Alpaca yarn is a natural fiber that is softer and more lightweight than ordinary knitting wool. It is also extremely strong, silky and hypoallergenic, without the itchiness of wool. Whereas wool is constructed with tiny scales that run along the strands that can irritate the skin, alpaca has a smoother surface and is lanolin-free and dust-resistant.
Alpaca is typically spun right after shearing, unlike wool, which requires the application of synthetic chemicals to remove the lanolin.
Alpaca strands are also hollow, making them breathable and giving them the capacity to hold heat and insulate wearers from cold temperatures. Alpaca drapes beautifully and works as a replacement for wool when knitting shawls or accessories. Unlike wool, it is naturally elastic and ideal for knitting. When stretched, it doesn’t shrink back into place, making it perfect for creating stitches in crochet and knitting that are full and open.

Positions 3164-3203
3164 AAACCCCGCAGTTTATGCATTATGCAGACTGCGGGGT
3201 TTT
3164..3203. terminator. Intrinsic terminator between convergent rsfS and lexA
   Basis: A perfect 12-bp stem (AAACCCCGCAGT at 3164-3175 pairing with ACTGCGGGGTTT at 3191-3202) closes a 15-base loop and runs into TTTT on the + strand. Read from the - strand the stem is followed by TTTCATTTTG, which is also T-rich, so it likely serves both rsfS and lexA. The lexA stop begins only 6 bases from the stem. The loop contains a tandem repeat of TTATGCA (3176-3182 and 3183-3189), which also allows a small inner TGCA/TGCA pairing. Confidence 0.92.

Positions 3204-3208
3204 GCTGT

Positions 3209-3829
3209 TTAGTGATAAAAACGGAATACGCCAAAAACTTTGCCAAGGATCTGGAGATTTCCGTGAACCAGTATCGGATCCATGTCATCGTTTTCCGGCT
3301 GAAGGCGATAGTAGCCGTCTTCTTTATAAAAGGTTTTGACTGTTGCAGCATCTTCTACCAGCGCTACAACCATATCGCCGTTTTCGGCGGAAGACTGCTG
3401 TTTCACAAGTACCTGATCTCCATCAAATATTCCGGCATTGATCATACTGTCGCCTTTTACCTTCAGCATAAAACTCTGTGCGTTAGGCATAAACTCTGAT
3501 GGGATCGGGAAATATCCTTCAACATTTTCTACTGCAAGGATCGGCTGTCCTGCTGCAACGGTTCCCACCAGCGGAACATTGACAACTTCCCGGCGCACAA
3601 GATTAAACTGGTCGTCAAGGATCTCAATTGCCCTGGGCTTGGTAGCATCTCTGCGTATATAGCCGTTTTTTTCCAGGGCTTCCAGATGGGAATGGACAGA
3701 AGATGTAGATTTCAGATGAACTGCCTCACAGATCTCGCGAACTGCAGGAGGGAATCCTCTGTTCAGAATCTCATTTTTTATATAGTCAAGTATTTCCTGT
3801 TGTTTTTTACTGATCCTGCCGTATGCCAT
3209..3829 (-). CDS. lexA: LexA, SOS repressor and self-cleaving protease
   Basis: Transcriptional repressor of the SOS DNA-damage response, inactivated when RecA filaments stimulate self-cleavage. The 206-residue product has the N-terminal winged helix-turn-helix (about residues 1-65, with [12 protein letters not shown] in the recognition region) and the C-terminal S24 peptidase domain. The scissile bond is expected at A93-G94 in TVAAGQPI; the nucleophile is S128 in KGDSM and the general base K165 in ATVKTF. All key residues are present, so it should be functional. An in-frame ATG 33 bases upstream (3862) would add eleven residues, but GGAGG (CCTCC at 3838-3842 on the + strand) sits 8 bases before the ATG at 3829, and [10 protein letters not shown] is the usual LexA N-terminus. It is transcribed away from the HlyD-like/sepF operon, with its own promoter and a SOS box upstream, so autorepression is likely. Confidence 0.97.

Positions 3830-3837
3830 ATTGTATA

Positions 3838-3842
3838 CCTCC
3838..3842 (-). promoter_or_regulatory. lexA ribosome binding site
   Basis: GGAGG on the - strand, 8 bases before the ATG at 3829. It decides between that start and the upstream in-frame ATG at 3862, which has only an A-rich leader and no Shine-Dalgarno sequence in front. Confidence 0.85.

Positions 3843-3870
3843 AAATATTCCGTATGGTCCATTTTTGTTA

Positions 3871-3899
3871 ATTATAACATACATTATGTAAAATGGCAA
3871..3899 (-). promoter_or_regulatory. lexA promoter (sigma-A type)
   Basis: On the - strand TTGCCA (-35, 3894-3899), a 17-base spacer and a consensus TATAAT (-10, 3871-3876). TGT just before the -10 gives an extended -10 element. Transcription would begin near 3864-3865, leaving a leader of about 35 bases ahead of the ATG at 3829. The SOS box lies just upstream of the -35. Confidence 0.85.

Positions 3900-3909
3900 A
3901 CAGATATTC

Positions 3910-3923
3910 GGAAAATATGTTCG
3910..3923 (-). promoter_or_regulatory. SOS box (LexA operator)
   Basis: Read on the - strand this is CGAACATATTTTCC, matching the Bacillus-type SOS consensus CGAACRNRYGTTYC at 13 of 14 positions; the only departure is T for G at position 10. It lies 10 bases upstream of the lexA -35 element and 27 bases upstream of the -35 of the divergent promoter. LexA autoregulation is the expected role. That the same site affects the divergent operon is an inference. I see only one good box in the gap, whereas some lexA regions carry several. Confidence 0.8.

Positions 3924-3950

Alpaca also differs from wool in that it naturally repels water. It has a higher tensile strength than wool but possesses a very light and fine fleece. Alpaca fibers are predominantly white but come in 22 natural shades that range from black to brown, fawn and silver-grey.
Additionally, alpaca is naturally flame-resistant and has higher anti-microbial properties than sheep’s wool.